But if not. In those three words the three would-be martyrs summarize their faith in God to be faithful, in his own way and in his own time. “They believed that God would save them,” writes Bird, “but if not, they would never bow down and worship the image of the self-acclaiming, self-gratifying, and self-aggrandizing tyrant.” Bird’s project in Religious Freedom in a Secular Age is best understood as a charitable, generous, and indeed even winsome effort to articulate faithful Christian discipleship in a fractured age. “We need faith in the firmness of our convictions,” writes Bird, “that our heavenly Father is mighty and will deliver us, but if not, we will not bow down and worship the gods of sex, the idols of greed, or the demons of xenophobia, nor prostrate ourselves before the pantheon of false gods and their empty promises.” One of the moving epitaphs with which Bird opens the volume is from Francis Cardinal George: “I expect to die in my bed, my successor will die in prison and his successor will die a martyr in the public square.” Bird wants desperately to help us avoid that possible future. But if not, then Christians must choose the path of faithfulness even if it leads to marginalization, suffering, and oppression.
Peaceable Life Together
And yet Christians are not to seek out conflict. Here the words of the Apostle Paul echo: “If possible, so far as it depends on you, live peaceably with all” (Rom. 12:18). Bird’s constructive proposal develops in three broad sweeps. First, he interrogates the concept of secularism, distinguishing different forms and arguing that not all versions of what often pass for secularism are equally antagonistic to Christian belief. Second, he explores the significance of religious freedom and its salience for today, with particular attention to the challenge from sexual and gender anti-discrimination movements and ideologies. And third, Bird concludes with a vision of what he calls “the Thessalonian option” and the role of apologetics for defending religious liberty and the Christian faith in a secular age.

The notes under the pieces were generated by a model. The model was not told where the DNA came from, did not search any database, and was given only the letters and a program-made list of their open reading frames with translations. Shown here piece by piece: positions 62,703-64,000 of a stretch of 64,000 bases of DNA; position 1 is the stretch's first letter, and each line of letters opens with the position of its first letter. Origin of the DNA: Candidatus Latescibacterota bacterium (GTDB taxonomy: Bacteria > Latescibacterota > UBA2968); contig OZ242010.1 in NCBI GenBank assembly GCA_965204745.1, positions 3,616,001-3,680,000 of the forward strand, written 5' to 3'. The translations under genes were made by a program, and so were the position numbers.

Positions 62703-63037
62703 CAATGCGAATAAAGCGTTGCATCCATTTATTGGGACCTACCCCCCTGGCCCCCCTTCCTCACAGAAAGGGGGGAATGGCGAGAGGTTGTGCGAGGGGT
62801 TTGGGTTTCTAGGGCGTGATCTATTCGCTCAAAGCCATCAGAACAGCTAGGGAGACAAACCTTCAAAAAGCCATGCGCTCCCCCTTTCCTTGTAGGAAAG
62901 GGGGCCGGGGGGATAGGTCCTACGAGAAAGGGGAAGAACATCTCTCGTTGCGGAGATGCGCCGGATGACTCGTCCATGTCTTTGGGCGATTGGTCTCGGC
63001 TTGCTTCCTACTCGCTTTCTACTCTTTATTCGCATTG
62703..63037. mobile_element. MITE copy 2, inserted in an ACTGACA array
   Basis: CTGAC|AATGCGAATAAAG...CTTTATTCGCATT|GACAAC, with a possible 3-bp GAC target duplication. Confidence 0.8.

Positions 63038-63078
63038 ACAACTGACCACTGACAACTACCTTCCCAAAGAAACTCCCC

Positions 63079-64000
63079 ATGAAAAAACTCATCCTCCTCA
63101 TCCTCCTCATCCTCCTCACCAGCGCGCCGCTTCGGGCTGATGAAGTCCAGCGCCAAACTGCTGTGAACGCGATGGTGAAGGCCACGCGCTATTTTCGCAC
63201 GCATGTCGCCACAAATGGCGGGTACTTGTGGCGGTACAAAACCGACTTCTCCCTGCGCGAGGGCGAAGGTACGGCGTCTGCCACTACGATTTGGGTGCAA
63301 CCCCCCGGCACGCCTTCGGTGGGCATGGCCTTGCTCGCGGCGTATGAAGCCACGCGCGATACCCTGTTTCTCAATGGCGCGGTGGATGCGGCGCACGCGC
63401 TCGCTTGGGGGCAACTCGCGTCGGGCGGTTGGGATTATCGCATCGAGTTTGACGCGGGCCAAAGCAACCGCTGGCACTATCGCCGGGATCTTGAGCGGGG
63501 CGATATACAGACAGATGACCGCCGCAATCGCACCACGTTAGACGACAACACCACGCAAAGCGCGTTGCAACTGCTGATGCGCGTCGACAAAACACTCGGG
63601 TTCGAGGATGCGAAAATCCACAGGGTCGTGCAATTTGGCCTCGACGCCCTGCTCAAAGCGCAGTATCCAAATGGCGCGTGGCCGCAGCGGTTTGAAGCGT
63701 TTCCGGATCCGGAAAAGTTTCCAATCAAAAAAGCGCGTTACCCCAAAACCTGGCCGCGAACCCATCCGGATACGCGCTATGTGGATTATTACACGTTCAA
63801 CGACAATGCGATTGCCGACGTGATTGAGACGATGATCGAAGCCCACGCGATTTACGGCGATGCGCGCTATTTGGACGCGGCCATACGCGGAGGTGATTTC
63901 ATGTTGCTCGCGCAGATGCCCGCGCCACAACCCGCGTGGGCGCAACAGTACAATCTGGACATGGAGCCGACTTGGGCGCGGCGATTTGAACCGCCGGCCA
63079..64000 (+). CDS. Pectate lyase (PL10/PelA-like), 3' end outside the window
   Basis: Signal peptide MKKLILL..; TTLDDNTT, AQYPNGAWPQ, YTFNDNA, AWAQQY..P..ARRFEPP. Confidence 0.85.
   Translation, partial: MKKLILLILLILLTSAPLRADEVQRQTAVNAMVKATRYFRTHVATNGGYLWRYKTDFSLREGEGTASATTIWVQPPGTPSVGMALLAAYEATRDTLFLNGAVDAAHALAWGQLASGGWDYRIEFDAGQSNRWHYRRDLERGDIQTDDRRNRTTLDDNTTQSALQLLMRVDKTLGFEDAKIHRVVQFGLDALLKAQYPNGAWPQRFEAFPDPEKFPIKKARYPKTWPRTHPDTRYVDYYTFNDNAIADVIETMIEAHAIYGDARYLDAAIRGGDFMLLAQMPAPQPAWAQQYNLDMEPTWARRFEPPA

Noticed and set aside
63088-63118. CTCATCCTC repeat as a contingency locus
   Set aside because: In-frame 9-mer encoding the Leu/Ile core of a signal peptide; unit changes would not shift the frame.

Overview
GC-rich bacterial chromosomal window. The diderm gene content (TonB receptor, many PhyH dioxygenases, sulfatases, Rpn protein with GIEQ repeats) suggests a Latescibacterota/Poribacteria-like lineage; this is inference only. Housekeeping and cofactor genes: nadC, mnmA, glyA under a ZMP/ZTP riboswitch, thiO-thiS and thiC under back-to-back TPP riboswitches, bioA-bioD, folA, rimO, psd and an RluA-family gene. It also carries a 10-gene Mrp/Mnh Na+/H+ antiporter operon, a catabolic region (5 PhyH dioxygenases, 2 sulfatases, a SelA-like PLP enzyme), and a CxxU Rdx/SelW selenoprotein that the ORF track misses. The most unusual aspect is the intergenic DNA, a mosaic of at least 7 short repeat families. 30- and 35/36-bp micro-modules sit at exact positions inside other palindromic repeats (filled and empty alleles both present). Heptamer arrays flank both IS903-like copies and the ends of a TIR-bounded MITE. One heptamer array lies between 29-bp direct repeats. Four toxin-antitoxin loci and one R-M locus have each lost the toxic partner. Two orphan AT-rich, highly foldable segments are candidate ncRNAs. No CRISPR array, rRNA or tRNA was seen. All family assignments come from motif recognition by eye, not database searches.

What Bird describes as “militant secularism” is not an “empty shrine.” It is, rather, a society with no shrine at all.